Marketing professionals are constantly seeking advice on how to improve their email campaigns through design, copy, images, call to actions and more. The use of animation within emails is increasing and the process of adding GIFs to your emails isn’t as complicated as you may think. In fact, once you’ve created your GIF it takes seconds to import the file into Maxemail‘s email builder to simply drag and drop it into the content of your email.
What is a GIF?
GIF stands for Graphics Interchange Format. They create an illusion of motion by playing a series of still frame images in sequence, a bit like stop frame animation.
GIFs are widely supported by browsers and email clients, so they are perfectly safe to use within your email campaigns. However, some email clients won’t play GIFs until the email is opened. Some newer versions of Outlook (2007, 2010 and 2013) will only show the first frame of your GIF, so make sure that frame is a good one!
How do I create a GIF?
There are many graphic software programs available that allows you to create GIFs, such as Adobe Photoshop. There are also numerous online tools and apps available too with tutorials on how to make an animated GIF.
What’s the ideal GIF file size?
You should always keep an eye on the size of your email with regards to deliverability and rendering. Extremely large GIFs can cut into your recipients download data, which I’m sure they won’t be very pleased with.
Oversized files will also take a while to load and play, so keep the GIF within your email to a nice length and try not to overcomplicate it to keep the file size down.
The file size of a GIF should be as small as possible without losing too much quality. You can cut down the size of the GIF by bringing down its overall dimensions, removing frames and only animating a small part of the image.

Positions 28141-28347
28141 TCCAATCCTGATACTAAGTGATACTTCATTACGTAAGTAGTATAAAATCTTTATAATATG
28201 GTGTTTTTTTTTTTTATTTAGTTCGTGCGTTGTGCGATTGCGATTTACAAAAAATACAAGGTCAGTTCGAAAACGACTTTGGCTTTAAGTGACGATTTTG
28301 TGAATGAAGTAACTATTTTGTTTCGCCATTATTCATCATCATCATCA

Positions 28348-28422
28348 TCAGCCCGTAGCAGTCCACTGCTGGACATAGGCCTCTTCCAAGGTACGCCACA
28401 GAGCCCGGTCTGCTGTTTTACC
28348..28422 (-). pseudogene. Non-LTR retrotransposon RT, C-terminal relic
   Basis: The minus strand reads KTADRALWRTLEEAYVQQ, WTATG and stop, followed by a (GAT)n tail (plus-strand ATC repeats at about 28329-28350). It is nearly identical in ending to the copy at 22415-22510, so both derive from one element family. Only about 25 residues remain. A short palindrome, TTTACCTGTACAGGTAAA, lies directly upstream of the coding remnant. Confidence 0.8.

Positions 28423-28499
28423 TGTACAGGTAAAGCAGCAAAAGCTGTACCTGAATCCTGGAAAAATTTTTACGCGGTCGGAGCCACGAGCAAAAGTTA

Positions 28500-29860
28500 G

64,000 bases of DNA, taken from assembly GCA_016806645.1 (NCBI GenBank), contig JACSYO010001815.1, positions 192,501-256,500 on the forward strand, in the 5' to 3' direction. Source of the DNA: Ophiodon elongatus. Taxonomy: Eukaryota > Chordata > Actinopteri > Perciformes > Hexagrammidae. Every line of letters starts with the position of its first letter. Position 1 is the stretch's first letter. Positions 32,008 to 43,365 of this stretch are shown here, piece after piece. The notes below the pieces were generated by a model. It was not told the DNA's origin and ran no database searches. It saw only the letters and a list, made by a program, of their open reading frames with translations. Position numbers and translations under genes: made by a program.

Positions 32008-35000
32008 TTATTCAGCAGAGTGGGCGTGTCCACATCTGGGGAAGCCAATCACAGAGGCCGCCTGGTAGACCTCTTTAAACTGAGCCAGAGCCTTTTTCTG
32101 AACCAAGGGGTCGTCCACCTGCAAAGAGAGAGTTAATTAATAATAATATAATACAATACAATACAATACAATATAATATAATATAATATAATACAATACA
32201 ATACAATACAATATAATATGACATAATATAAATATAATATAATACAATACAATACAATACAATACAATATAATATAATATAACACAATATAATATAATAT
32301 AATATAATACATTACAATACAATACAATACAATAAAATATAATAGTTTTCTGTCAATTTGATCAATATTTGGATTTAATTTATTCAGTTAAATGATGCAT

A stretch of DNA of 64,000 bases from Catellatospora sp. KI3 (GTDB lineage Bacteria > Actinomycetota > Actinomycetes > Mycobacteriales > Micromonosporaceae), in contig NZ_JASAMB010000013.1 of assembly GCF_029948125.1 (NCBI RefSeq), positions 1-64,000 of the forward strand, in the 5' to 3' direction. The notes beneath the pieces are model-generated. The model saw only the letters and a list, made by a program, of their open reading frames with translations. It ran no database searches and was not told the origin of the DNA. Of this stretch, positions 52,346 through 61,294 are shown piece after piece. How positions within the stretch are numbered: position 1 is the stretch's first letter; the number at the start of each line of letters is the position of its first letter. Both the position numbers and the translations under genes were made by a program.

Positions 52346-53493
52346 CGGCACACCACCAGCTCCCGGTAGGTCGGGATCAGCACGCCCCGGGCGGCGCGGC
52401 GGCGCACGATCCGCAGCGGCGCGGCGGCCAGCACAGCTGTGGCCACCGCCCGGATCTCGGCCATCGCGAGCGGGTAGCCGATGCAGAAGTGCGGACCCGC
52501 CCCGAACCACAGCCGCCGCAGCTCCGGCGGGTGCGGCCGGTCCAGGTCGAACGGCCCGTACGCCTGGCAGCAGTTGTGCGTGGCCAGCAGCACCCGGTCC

Why should I include animation in my email?
A little bit of movement grabs the readers attention. It grabs their curiosity and makes your email stand out in the inbox. Animated GIFs are easy to digest and they’re a great way to quickly illustrate your point too, such as showcasing a new feature of your app or a snippet of a tutorial.
Explaining something visually can make your email less wordy and more fun for the reader. A picture can speak a thousand words. It can entice the reader and this works exceptionally well for food and drink related businesses. Pouring a drink or drizzling chocolate over a yummy dessert can really help engage the customer.
When shouldn’t I put an animation into my email?
Think about the message to your subscribers, does it need really to be animated? A GIF should be relatively short, pause-able and able to loop. Trying to show off all angles of your product in one animated GIF just isn’t going to work either, it’ll just be mind boggling and distracting. Keep it subtle, think cinemagraphs.
You shouldn’t overdo animation within your email campaigns. I’ve seen a few bad emails with every part of the content moving. Needless to say I didn’t know where to look and gave up reading the email entirely, or worse, unsubscribed. As a reader I want my information to be clear. An animated GIF should add value to your email, not be a distraction from the overall message.
You shouldn’t add animation to your email just because everyone else is doing it, and it can turn readers off if it’s a huge jump from the norm. Make sure it actually adds something to your email and it’s useful to your customers.
Also, don’t let your animated GIF detract from your emails call to action, it needs either needs to be clickable or less prominent than other components that influence your customer’s behaviour.